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Discussing Stigma of Mental Illness in China

Dr. Irene Wong and other faculty in China

Authored by: Jessica Bautista

Photography by: Photo provided

Faculty & Research


This semester, School of Social Policy & Practice (SP2) Associate Professor Yin-Ling Irene Wong, PhD, organized a workshop at the Penn Wharton China Center in Beijing on how to reduce mental health stigma.

The conversation focused on the unique circumstances of mental health stigma in China, as well as how to improve the quality of life for those living with mental illness.

“We had a very good turn out with more than 20 participants, including government officials, mental health professionals, students, and faculty from three of the top four universities in China,” Wong said.  Speakers of the workshop included the Vice-Chairperson of China Disabled Persons’ Federation and faculty of Penn Department of Psychiatry.

The workshop took place as part of a three-year project sponsored by the Penn China Research Engagement Fund. The ultimate goal of the project is to implement a health messaging intervention to reduce mental health stigma. Collaborators include village doctors and community psychiatrists who work day-to-day with the most vulnerable population in rural China.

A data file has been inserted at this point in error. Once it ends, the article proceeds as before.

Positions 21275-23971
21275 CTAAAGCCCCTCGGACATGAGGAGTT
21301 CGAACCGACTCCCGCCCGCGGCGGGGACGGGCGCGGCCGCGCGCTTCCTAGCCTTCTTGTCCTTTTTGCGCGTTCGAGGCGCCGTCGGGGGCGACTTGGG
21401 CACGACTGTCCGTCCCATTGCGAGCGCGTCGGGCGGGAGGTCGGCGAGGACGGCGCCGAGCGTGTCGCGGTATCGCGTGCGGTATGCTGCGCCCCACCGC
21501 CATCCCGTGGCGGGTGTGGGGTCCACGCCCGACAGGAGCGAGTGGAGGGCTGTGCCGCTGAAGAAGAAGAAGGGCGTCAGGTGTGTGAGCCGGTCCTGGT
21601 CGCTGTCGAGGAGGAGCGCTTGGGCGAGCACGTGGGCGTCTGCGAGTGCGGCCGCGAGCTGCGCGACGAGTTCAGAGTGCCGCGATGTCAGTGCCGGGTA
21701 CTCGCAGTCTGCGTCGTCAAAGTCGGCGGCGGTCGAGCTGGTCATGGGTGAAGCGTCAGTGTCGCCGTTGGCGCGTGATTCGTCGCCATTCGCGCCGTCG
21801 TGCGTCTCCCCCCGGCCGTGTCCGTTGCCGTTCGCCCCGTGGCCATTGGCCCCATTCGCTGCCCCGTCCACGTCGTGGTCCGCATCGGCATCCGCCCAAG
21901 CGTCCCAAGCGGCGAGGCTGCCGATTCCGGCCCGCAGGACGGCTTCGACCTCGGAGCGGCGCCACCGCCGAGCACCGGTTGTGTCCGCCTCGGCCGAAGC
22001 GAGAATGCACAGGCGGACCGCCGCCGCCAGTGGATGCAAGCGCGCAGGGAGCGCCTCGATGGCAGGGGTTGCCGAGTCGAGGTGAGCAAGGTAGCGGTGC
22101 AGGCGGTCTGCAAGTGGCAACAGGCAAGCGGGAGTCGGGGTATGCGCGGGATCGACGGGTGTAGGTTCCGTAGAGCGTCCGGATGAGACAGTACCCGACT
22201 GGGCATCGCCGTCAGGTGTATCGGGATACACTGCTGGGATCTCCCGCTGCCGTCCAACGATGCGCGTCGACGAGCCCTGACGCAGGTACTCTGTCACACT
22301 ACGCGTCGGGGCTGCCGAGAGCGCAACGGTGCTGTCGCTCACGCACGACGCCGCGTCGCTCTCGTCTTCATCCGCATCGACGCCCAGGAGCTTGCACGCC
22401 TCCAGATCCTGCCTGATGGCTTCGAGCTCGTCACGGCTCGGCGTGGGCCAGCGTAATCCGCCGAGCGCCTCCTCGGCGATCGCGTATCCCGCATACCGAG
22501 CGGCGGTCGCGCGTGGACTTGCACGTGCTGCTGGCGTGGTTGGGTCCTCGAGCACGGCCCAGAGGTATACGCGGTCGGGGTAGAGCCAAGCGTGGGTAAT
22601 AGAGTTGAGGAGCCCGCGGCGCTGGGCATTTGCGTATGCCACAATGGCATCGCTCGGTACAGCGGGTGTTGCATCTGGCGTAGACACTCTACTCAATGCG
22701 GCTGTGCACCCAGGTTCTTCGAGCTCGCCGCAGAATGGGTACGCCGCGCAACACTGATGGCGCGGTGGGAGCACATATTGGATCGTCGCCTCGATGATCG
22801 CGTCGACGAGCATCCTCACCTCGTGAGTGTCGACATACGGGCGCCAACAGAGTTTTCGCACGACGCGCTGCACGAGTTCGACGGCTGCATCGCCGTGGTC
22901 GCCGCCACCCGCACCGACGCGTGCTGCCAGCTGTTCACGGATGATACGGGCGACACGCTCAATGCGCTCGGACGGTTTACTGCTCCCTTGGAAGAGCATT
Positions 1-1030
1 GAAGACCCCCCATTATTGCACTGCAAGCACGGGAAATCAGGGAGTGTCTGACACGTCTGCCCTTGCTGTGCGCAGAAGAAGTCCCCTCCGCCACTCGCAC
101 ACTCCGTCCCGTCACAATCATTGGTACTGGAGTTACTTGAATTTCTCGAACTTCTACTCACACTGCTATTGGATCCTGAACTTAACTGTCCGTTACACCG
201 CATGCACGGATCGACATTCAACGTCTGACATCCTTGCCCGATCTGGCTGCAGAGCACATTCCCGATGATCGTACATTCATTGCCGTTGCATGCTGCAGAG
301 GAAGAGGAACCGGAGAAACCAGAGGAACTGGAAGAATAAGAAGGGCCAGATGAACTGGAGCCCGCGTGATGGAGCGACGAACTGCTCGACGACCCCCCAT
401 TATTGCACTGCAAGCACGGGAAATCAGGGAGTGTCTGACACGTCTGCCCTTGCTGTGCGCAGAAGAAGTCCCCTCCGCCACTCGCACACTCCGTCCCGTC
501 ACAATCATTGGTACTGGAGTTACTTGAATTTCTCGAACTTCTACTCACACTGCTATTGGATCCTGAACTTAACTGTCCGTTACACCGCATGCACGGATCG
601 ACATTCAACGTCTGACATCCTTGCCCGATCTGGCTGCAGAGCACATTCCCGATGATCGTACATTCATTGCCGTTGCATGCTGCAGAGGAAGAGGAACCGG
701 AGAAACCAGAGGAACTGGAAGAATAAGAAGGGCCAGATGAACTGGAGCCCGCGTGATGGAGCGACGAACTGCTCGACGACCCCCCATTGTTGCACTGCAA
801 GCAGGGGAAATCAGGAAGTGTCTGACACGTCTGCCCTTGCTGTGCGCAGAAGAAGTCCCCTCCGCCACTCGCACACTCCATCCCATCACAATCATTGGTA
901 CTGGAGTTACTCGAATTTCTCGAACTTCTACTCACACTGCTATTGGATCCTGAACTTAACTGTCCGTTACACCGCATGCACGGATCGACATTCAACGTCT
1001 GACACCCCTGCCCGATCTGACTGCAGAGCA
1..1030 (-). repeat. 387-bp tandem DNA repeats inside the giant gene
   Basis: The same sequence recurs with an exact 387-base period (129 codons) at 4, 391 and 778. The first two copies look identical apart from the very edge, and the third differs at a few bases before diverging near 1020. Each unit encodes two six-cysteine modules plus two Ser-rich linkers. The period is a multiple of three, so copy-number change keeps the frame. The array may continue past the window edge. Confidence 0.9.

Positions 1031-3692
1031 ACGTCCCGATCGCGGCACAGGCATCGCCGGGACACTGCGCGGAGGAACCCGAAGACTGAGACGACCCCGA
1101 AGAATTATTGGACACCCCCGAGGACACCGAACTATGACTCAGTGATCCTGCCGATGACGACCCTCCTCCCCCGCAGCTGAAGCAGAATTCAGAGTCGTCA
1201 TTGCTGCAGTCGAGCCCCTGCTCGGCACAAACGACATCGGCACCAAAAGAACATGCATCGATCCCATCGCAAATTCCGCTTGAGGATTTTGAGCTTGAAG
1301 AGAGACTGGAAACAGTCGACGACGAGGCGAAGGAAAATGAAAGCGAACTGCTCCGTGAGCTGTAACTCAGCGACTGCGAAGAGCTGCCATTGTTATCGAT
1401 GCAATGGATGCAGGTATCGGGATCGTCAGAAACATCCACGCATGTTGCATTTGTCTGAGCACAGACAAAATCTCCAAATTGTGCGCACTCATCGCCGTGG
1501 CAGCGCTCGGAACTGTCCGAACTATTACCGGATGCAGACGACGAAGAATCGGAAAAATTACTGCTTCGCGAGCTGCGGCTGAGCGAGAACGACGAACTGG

“The workshop was a very successful and productive exchange,” said Wong, who has more than thirty years of experience as a social work practitioner, educator, and researcher in community development and mental health services. For years, Wong has remained committed to changing the general public’s perception of mental illness, a medical condition that affects 173 million people in China alone.

SP2’s pursuit of social impact and innovation has no borders and prides itself on its global inquiry, academic partnerships, international research endeavors and curricular content. Students at SP2 are encouraged to examine complex social problems through a global lens. An interdisciplinary perspective allows them to learn the importance of considering and respecting cultural norms, political structures, and local and foreign policies. Learn more about the School’s global engagement here.